Mr Blobby posted an excellent comment in my previous post, outlining in a few words Gödel's proof of incompleteness of arithmetics. This is a mind-boggling result, which essentially states the following:

There are certain statements (I would not say "theorems") in the body of Arithmetics, which are either true or false. But there is no way to find a proof for either of these two statements. Because there is no such proof.

So, let's take for example an unproven statement, Goldbach conjecture. This conjecture simply states that any even natural number (greater than 2) is a sum of two primes. Despite its apparent simplicity, this simple conjecture has no known proofs up to date! But even if there is no proof, assuming that you have infinite time (and patience) you can verify it manually by taking every even number and trying to express it as a sum of two prime numbers. But even if this statement is true, or false, there might be no proof for it after all! We don't know yet...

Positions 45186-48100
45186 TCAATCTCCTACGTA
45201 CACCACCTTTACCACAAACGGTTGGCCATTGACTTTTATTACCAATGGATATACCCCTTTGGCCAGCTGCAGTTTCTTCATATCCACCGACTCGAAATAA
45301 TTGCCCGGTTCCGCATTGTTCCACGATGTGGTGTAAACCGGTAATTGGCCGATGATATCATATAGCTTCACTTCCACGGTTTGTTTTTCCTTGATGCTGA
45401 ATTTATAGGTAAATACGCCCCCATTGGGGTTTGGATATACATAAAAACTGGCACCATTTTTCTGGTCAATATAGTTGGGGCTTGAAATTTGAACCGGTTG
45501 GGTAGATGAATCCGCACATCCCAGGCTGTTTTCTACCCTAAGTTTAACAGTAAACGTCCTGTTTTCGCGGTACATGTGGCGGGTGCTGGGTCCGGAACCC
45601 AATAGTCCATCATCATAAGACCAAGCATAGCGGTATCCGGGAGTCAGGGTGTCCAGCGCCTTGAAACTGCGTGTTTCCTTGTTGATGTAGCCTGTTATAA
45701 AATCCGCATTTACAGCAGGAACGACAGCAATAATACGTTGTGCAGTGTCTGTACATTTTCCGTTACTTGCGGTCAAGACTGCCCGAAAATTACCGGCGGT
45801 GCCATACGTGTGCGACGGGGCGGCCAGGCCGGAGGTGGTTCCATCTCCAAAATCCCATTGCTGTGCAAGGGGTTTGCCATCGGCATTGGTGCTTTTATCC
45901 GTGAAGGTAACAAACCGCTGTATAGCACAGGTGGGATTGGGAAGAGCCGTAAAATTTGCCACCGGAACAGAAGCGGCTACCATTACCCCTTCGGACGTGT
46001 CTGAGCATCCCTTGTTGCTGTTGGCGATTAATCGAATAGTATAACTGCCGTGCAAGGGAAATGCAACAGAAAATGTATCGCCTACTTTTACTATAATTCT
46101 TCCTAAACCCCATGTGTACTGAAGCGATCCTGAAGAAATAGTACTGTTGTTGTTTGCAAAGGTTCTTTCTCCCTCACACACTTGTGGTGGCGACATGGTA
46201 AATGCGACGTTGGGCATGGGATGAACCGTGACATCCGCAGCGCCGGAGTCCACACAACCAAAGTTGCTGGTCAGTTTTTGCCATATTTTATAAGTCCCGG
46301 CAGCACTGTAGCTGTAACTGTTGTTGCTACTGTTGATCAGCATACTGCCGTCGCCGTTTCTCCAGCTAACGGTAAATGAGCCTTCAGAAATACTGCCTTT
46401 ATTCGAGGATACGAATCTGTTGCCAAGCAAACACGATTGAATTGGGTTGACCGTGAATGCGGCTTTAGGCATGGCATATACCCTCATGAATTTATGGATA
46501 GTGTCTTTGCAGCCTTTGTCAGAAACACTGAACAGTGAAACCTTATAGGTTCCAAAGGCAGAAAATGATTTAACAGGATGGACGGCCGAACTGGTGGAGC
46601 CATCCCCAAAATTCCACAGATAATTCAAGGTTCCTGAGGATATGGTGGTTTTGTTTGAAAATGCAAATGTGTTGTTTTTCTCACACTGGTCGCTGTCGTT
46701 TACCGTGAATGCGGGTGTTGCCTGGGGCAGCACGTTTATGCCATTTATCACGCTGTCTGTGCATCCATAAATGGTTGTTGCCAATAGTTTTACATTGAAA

But let's go now a little bit further. OK, so let's assume that the Goldbach conjecture is unprovable after all. Assuming this, what if there is a proof that says that Goldbach is unprovable? What can we say about this statement?

Exercise to the reader...